This site is intended for health professionals only

Reforming local healthcare by 2021 ‘really ambitious’, warns Sir Bruce Keogh


16 February 2017

Share this story:
Twitter
LinkedIn

NHS England’s top doctor has said suggestions that regional plans to overhaul health and social care services can be fully implemented by 2021 are ‘really ambitious’.

In an exclusive interview with Healthcare Leader, formerly The Commissioning Review, Professor Sir Bruce Keogh said that only about one third of areas will have made significant progress by 2021.

NHS England’s top doctor has said suggestions that regional plans to overhaul health and social care services can be fully implemented by 2021 are ‘really ambitious’.

In an exclusive interview with Healthcare Leader, formerly The Commissioning Review, Professor Sir Bruce Keogh said that only about one third of areas will have made significant progress by 2021.

In the implementation process, Keogh stressed the importance of involving clinicians, saying healthcare leaders will find themselves in ‘a precarious position’ without them.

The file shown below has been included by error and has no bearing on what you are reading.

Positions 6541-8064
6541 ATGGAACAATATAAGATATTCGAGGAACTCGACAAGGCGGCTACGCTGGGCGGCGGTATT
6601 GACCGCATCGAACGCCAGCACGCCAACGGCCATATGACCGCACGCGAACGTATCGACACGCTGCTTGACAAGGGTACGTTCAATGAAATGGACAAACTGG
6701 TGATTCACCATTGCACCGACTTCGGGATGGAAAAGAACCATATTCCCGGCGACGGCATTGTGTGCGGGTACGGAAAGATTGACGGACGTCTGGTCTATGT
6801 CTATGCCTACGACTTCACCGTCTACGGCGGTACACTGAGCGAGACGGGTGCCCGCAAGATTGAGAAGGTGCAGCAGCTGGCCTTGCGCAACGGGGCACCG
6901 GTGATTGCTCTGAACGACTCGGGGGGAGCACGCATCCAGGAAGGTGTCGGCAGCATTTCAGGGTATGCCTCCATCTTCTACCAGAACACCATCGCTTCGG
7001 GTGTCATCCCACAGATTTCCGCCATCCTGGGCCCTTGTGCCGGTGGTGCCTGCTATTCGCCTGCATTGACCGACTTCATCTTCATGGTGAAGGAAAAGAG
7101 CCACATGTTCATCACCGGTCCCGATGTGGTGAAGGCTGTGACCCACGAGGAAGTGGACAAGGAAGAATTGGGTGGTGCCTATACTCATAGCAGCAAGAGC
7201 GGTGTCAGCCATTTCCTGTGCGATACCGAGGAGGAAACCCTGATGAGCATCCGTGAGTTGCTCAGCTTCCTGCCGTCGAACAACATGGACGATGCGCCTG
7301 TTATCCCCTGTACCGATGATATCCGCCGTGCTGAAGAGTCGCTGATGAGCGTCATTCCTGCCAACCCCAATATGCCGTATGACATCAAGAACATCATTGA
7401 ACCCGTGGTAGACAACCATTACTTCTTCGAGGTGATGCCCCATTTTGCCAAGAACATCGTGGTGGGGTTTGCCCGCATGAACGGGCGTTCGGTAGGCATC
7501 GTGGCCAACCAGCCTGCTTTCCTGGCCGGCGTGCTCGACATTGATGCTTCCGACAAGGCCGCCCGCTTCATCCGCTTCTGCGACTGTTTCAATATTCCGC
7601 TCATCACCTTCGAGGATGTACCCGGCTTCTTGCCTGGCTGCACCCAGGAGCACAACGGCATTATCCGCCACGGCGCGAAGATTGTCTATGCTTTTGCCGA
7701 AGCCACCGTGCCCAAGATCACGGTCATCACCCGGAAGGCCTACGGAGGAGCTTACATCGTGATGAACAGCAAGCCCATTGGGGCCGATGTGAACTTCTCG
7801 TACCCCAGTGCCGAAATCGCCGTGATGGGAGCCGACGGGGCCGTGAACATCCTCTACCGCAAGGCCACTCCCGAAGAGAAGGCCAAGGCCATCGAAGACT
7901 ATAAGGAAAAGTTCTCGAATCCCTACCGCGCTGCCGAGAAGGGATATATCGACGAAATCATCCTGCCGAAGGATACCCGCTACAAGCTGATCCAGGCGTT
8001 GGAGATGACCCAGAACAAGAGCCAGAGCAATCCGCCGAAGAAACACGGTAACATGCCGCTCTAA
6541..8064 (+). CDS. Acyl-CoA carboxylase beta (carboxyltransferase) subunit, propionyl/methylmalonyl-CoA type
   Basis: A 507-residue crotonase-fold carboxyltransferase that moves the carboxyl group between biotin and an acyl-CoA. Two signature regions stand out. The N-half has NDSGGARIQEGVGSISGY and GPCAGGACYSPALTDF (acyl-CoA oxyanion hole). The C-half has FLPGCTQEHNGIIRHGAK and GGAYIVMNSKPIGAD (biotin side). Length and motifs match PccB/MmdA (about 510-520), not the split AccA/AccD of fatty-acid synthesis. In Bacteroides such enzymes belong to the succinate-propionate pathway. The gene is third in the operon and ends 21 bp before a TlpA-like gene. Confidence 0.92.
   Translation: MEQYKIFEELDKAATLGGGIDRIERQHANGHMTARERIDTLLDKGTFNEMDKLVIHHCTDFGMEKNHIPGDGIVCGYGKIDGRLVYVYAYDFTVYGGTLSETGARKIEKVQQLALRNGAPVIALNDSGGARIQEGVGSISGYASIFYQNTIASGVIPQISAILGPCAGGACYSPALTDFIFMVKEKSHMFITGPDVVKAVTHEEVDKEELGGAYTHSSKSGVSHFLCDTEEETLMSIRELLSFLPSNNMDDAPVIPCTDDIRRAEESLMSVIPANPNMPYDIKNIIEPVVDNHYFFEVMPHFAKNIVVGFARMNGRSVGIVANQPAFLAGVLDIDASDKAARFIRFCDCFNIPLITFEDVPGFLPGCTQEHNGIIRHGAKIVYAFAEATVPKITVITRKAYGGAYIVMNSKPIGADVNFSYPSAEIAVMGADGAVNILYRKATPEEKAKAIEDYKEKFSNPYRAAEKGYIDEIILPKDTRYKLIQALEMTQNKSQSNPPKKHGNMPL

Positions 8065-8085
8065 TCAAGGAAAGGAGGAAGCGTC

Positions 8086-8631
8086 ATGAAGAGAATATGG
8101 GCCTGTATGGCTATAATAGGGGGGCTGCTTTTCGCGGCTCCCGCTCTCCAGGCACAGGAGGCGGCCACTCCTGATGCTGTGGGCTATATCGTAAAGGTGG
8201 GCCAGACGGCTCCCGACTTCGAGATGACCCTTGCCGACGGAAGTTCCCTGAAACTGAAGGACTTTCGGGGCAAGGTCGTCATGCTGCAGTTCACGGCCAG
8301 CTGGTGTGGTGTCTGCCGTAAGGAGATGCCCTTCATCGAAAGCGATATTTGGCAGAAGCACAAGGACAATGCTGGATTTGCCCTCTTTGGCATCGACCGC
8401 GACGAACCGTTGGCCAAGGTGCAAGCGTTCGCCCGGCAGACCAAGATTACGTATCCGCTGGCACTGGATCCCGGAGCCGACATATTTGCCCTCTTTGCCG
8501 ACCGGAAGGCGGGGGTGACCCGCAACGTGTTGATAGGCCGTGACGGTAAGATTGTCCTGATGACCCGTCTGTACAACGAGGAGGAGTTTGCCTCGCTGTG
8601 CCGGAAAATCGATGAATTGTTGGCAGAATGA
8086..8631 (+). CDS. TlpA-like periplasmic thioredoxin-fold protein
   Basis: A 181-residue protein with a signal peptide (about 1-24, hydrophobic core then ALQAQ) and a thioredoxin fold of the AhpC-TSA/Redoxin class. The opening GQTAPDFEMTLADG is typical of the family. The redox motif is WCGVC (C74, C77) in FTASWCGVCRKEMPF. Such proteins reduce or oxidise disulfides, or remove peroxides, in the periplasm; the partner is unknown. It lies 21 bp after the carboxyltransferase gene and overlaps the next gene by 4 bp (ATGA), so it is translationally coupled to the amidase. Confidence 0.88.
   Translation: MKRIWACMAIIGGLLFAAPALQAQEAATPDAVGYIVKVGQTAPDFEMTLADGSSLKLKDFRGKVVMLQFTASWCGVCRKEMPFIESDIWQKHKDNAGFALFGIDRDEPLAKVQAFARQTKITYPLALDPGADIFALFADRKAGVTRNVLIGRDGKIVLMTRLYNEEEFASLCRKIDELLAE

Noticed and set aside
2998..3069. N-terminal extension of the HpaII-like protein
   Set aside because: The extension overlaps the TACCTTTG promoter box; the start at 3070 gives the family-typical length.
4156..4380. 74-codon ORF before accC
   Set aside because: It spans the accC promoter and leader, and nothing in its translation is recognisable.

He said: ‘They see themselves as advocates for the patient. So when you’re trying to change services, there are people who can commentate, but it’s only people who work in the system who can actually change it.’

When asked whether the implementation process would be completed in the next five years, he said: ‘I think it’s really ambitious.’

He added: ‘There will be some STPS that will achieve a lot by 2021, but as with all things, when you start something new with different groups of people about a third do things really well and they’re ahead of the pack, about a third are pretty middling, and about a third have got a long way to go.

‘I think that distribution holds out for the STPs as well.’

In the interview, Keogh also commented on the four-hour waiting time target in A&E, which has been regularly missed in many hospitals across the country in 2016/17.

 ‘I don’t think we should expect it to be the new normal but I don’t think we should expect it to turn around very quickly,’ he said, adding that NHS England will be looking into how to ‘improve flow through the hospital’ in the coming months.

However, he said the target should be given ‘considerable thought’ as it is currently a ‘simple arithmetic calculation’.

He said: ‘There are different influences, which can make you do well or less well on the four-hour target.

‘In an extreme example, if you have a lot of minor cases coming in and out of you’re A&E, you can turn them around very quickly, but it doesn’t necessarily mean you’re turning around the very sick people quickly.

‘It’s one of the problems with simple arithmetic measures.’

The full interview can be read here, and in the latest issue of Healthcare Leader.

Twitter
LinkedIn